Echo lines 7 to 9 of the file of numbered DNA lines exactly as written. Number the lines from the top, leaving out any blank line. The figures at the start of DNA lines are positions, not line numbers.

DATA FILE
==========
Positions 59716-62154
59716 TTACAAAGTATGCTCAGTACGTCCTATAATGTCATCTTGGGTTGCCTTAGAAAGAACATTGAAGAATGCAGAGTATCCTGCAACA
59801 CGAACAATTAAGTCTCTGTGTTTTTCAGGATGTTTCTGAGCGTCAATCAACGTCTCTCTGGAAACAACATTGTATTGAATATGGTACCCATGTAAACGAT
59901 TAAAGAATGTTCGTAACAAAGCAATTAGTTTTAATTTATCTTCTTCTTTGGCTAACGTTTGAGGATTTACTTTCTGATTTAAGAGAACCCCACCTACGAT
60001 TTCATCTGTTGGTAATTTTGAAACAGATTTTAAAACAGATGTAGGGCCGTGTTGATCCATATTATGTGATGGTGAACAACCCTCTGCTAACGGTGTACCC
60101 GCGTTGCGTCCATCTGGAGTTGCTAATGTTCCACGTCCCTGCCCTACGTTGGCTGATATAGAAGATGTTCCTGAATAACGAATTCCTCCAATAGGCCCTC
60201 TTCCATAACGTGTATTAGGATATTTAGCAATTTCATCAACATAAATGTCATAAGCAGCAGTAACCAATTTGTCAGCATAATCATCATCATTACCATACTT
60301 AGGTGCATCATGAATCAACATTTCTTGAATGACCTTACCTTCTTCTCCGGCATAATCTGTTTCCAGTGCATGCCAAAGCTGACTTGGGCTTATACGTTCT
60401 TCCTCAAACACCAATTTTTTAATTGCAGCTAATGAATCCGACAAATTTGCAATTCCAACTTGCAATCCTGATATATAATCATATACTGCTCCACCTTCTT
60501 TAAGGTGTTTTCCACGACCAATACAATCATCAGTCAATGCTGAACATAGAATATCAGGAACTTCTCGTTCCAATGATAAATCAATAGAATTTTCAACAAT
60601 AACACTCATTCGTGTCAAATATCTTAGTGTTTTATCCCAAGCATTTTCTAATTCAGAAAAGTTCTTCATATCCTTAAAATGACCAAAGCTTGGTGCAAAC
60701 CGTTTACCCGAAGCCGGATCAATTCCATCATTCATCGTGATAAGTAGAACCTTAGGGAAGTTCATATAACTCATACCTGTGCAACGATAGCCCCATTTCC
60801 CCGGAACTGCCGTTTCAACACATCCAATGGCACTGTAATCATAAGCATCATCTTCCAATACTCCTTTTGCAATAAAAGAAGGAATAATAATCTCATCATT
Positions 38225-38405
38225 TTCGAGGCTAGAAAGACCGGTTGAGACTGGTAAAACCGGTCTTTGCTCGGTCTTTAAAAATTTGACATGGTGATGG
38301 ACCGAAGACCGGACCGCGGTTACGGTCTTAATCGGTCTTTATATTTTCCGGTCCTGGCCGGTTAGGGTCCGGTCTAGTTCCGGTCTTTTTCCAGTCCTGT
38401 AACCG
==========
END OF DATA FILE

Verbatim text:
60201 TTCCATAACGTGTATTAGGATATTTAGCAATTTCATCAACATAAATGTCATAAGCAGCAGTAACCAATTTGTCAGCATAATCATCATCATTACCATACTT
60301 AGGTGCATCATGAATCAACATTTCTTGAATGACCTTACCTTCTTCTCCGGCATAATCTGTTTCCAGTGCATGCCAAAGCTGACTTGGGCTTATACGTTCT
60401 TCCTCAAACACCAATTTTTTAATTGCAGCTAATGAATCCGACAAATTTGCAATTCCAACTTGCAATCCTGATATATAATCATATACTGCTCCACCTTCTT